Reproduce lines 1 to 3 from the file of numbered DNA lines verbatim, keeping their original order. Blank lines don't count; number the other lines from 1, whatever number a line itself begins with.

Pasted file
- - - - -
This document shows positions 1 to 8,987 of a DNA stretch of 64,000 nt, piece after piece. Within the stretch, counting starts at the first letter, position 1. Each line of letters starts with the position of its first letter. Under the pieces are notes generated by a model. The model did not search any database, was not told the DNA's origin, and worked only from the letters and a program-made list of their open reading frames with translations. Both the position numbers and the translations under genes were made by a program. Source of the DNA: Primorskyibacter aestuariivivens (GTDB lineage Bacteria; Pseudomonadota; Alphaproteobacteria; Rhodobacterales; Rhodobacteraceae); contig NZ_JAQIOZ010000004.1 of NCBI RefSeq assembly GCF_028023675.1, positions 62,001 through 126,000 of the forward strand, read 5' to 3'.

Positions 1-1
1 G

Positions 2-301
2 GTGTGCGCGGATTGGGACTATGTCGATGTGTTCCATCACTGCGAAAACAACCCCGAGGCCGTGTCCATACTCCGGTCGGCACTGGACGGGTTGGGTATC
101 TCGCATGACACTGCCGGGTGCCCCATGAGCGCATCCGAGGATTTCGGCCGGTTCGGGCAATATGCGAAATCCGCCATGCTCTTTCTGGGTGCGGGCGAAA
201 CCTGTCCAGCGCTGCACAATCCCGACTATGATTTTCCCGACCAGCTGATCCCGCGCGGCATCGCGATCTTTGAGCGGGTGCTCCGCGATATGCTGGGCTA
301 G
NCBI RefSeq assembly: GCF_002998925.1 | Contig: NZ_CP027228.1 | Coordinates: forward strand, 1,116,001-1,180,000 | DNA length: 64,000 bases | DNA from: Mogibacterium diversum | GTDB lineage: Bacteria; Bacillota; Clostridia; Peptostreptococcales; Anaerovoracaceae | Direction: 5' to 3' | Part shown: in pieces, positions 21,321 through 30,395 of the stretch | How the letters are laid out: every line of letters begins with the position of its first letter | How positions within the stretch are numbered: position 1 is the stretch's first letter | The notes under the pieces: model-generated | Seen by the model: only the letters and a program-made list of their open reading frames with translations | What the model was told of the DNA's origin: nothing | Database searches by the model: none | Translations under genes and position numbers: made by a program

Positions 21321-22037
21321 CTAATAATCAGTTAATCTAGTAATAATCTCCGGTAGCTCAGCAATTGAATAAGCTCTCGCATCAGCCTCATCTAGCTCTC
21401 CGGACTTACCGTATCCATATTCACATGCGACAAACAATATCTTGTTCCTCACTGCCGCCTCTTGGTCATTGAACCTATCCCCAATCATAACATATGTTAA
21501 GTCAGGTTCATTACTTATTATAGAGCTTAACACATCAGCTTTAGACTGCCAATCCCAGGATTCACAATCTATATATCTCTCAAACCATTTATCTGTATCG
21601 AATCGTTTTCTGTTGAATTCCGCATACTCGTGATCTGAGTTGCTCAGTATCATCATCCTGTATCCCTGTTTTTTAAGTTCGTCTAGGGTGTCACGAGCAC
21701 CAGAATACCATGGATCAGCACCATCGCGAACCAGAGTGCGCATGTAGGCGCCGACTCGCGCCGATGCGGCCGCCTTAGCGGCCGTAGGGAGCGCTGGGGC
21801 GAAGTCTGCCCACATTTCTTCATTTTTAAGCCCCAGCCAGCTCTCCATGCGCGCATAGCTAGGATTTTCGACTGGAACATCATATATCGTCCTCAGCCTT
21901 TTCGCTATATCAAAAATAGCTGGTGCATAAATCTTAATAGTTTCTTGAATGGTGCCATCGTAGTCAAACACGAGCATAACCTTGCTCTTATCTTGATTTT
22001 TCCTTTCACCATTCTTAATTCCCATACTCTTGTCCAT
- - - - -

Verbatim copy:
This document shows positions 1 to 8,987 of a DNA stretch of 64,000 nt, piece after piece. Within the stretch, counting starts at the first letter, position 1. Each line of letters starts with the position of its first letter. Under the pieces are notes generated by a model. The model did not search any database, was not told the DNA's origin, and worked only from the letters and a program-made list of their open reading frames with translations. Both the position numbers and the translations under genes were made by a program. Source of the DNA: Primorskyibacter aestuariivivens (GTDB lineage Bacteria; Pseudomonadota; Alphaproteobacteria; Rhodobacterales; Rhodobacteraceae); contig NZ_JAQIOZ010000004.1 of NCBI RefSeq assembly GCF_028023675.1, positions 62,001 through 126,000 of the forward strand, read 5' to 3'.

Positions 1-1
1 G